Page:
The Coldplay juggernaut returned to Manchester with A Head Full of Dreams Tour on Saturday 4th June. Last time the band came to this part of Britain it was to promote the successful Mylo Xyloto album. Within seconds of the first song, fireworks blast into the Manchester sky, signalling the bands ambition to continue as the world’s leading stadium band.
The scope of the spectacle should be applauded. From the Viva La Vida tour, where they filled Manchester’s Old Trafford Cricket Ground, to the peak of Mylo Xyloto, they have morphed into global heavyweights. It was at Old Trafford they proved a Coldplay gig could be upbeat and had the ability to appeal to a wider audience. Mylo Xyloto gave them the tools to do just that.
The current tour solidifies the position made from two albums ago but it also makes certain truths startling obvious.
Just as A Head Full of Dreams in album form fails to break new ground and live up to Mylo Xyloto (and maybe even Ghost Stories) this current tour is a rehashing of what has worked before. That’s not to say it’s a failure – far from it. Any Coldplay fan, extreme or casual, will have one of the best nights of their life. “If it ain’t broke, don’t fix it.” With this in mind, the formulaic nature makes sense.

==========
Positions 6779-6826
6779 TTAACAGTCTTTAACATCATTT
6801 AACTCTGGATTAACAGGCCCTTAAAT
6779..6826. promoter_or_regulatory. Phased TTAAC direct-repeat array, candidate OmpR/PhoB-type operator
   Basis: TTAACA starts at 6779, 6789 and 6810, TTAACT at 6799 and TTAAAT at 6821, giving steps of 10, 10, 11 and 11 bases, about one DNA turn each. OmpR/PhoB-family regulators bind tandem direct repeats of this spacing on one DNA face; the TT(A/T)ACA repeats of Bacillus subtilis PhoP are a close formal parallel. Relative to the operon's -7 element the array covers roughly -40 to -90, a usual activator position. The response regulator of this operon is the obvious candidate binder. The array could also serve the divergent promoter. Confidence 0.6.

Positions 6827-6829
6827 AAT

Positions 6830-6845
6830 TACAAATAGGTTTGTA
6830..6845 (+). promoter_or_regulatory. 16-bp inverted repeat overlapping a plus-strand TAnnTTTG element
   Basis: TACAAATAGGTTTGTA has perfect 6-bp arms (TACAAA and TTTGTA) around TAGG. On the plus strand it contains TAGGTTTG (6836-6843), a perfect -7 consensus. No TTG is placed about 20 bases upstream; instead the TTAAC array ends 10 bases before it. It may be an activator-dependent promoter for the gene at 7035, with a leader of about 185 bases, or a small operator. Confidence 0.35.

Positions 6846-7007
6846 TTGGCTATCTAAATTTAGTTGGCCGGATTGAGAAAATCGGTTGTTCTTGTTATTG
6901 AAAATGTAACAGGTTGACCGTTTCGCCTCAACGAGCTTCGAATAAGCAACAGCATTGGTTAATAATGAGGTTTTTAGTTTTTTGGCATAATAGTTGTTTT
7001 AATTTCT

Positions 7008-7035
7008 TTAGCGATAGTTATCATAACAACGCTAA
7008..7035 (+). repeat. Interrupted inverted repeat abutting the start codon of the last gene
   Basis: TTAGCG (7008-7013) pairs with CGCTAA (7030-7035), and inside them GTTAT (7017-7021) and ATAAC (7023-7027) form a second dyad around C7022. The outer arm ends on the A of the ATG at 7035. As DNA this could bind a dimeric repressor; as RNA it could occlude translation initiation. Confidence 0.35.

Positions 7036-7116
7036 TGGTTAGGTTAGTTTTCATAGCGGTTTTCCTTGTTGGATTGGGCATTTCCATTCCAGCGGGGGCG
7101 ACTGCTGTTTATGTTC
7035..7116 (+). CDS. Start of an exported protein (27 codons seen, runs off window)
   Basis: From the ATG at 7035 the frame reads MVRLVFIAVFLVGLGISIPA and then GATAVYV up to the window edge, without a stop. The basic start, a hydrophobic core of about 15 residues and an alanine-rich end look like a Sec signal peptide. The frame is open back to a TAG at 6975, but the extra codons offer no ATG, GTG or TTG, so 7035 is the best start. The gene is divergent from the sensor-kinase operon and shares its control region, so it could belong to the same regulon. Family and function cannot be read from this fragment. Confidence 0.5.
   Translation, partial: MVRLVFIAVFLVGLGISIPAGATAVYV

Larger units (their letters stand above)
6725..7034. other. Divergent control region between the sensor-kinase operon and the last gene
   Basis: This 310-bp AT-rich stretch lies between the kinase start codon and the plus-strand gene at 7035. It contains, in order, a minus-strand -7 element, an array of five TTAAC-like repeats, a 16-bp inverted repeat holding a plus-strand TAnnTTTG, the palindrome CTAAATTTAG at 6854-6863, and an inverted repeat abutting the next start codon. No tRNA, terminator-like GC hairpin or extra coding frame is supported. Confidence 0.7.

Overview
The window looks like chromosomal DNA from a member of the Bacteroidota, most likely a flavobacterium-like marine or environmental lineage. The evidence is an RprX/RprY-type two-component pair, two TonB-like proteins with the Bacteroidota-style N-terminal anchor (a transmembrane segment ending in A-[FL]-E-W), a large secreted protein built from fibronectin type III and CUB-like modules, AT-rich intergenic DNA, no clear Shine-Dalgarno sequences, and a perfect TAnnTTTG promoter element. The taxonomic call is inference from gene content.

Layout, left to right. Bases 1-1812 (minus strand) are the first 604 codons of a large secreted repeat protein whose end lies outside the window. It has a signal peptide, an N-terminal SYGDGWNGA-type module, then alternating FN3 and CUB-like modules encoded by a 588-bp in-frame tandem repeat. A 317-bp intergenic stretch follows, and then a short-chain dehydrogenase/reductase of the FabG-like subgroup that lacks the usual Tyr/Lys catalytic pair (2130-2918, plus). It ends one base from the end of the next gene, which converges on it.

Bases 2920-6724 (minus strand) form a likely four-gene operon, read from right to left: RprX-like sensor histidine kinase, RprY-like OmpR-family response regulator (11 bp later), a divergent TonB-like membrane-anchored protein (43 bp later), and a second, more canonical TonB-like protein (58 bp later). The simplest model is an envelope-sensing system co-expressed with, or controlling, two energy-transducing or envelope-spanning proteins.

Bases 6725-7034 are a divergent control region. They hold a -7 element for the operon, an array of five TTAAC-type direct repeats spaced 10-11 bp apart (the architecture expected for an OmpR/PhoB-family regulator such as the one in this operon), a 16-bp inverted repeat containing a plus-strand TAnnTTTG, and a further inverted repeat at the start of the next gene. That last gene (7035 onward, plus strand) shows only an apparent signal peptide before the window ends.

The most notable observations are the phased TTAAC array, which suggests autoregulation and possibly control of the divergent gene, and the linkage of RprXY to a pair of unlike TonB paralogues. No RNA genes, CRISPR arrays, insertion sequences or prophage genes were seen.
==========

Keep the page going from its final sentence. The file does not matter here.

The Xylobands have returned and watching the Etihad Stadium light up and flash in time with the songs is a sight to behold. All the recent hits you’d expect are in there and early on blended with classics. Switching from “A Head Full of Dreams” to “Yellow” before touching on “Every Teardrop is a Waterfall” then “The Scientist.” With such a rich back catalogue Coldplay could double their concert time and still have no fillers. As such, at just two hours, many favourites were omitted.
A “Paradise” dance mix led the band into a touching Muhammad Ali tribute before playing “Everglow.” It was a rare moment in a gig where band and audience unite as one. David Bowie was also paid respects on the night. The band covered “Heroes” after playing “Fix You,” ensuring they had everyone’s attention before giving a nod to a legend.
In another special moment they played “See You Soon” (found on 1999’s The Blue Room), explaining how they’d played it in front of three people when performing as a closing act at a Manchester festival back in 1998. Lots has changed for the band since then but the ability to tap into that earlier sound is still present.
Overall, Coldplay’s visit to Manchester was a great success and keeps them at the top when it comes to modern stadium bands. To stay there, they’ll need to add more substance to the gluttony of style currently being utilised.